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Open Access Research article

Reversal to air-driven sound production revealed by a molecular phylogeny of tongueless frogs, family Pipidae

Iker Irisarri1, Miguel Vences2*, Diego San Mauro3, Frank Glaw4 and Rafael Zardoya1

Author affiliations

1 Department of Biodiversity and Evolutionary Biology, Museo Nacional de Ciencias Naturales, CSIC, c/José Gutiérrez Abascal 2, Madrid 28006, Spain

2 Department of Evolutionary Biology, Zoological Institute, Technical University of Braunschweig, Spielmannstrasse 8, 38106 Braunschweig, Germany

3 Department of Zoology, The Natural History Museum, Cromwell Road, London SW7 5BD, UK

4 Zoologische Staatssammlung München, Münchhausenstrasse 21, 81247 München, Germany

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Citation and License

BMC Evolutionary Biology 2011, 11:114  doi:10.1186/1471-2148-11-114

Published: 27 April 2011

Abstract

Background

Evolutionary novelties often appear by conferring completely new functions to pre-existing structures or by innovating the mechanism through which a particular function is performed. Sound production plays a central role in the behavior of frogs, which use their calls to delimit territories and attract mates. Therefore, frogs have evolved complex vocal structures capable of producing a wide variety of advertising sounds. It is generally acknowledged that most frogs call by moving an air column from the lungs through the glottis with the remarkable exception of the family Pipidae, whose members share a highly specialized sound production mechanism independent of air movement.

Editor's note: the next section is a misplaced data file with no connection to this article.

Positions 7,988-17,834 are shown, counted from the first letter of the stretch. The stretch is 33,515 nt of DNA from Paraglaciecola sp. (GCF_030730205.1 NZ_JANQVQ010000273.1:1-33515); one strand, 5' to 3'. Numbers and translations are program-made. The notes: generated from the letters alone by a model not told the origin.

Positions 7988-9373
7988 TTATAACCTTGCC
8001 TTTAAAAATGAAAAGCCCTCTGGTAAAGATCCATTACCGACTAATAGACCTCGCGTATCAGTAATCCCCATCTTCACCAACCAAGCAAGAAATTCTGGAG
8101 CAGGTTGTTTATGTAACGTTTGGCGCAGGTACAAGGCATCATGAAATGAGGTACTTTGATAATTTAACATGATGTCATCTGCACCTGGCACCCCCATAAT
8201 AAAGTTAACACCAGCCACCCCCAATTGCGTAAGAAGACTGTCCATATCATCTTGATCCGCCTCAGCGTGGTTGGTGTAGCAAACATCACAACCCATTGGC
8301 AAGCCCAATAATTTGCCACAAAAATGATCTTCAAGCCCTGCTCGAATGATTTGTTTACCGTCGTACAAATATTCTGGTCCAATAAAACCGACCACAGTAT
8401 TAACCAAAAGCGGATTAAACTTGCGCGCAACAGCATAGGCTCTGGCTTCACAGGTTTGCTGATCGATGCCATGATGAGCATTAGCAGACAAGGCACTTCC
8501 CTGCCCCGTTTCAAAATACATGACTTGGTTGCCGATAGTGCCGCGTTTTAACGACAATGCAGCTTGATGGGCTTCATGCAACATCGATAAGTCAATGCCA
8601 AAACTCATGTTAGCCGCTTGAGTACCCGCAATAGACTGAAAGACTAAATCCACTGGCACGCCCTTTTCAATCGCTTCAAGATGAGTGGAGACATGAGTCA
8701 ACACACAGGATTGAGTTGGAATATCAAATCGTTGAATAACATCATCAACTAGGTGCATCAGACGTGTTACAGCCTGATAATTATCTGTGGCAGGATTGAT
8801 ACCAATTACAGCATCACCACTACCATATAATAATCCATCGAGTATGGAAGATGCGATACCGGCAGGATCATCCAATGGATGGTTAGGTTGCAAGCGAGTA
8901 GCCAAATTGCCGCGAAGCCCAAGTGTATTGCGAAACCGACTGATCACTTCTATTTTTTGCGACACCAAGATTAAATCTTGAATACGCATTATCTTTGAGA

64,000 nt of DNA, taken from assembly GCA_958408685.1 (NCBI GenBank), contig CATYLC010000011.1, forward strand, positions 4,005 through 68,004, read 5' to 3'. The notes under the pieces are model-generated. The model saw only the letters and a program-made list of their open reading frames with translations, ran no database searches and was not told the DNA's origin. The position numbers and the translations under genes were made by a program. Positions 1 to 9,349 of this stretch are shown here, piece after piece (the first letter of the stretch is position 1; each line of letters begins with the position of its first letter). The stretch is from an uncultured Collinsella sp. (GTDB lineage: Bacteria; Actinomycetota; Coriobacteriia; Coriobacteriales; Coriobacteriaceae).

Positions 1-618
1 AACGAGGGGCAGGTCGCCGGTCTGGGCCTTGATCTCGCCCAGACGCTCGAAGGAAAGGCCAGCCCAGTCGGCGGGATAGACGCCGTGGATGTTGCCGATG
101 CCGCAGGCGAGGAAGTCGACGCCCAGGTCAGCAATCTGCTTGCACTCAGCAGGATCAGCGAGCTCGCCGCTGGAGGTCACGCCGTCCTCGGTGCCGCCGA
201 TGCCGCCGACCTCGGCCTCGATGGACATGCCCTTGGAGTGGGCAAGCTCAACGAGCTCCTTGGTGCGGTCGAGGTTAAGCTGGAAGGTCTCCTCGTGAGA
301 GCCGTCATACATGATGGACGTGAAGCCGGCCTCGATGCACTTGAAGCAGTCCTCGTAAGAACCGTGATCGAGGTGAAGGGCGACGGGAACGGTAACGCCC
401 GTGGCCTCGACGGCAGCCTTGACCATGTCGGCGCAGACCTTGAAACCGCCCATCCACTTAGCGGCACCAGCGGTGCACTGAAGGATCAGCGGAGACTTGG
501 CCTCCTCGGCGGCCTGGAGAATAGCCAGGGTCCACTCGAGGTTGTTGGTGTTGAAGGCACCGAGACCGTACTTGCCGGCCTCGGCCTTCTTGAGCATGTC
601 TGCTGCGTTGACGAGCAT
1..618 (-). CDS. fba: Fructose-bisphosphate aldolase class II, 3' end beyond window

Results

Here, we performed behavioral observations in the poorly known African pipid genus Pseudhymenochirus and document that the sound production in this aquatic frog is almost certainly air-driven. However, morphological comparisons revealed an indisputable pipid nature of Pseudhymenochirus larynx. To place this paradoxical pattern into an evolutionary framework, we reconstructed robust molecular phylogenies of pipids based on complete mitochondrial genomes and nine nuclear protein-coding genes that coincided in placing Pseudhymenochirus nested among other pipids.

Conclusions

We conclude that although Pseudhymenochirus probably has evolved a reversal to the ancestral non-pipid condition of air-driven sound production, the mechanism through which it occurs is an evolutionary innovation based on the derived larynx of pipids. This strengthens the idea that evolutionary solutions to functional problems often emerge based on previous structures, and for this reason, innovations largely depend on possibilities and constraints predefined by the particular history of each lineage.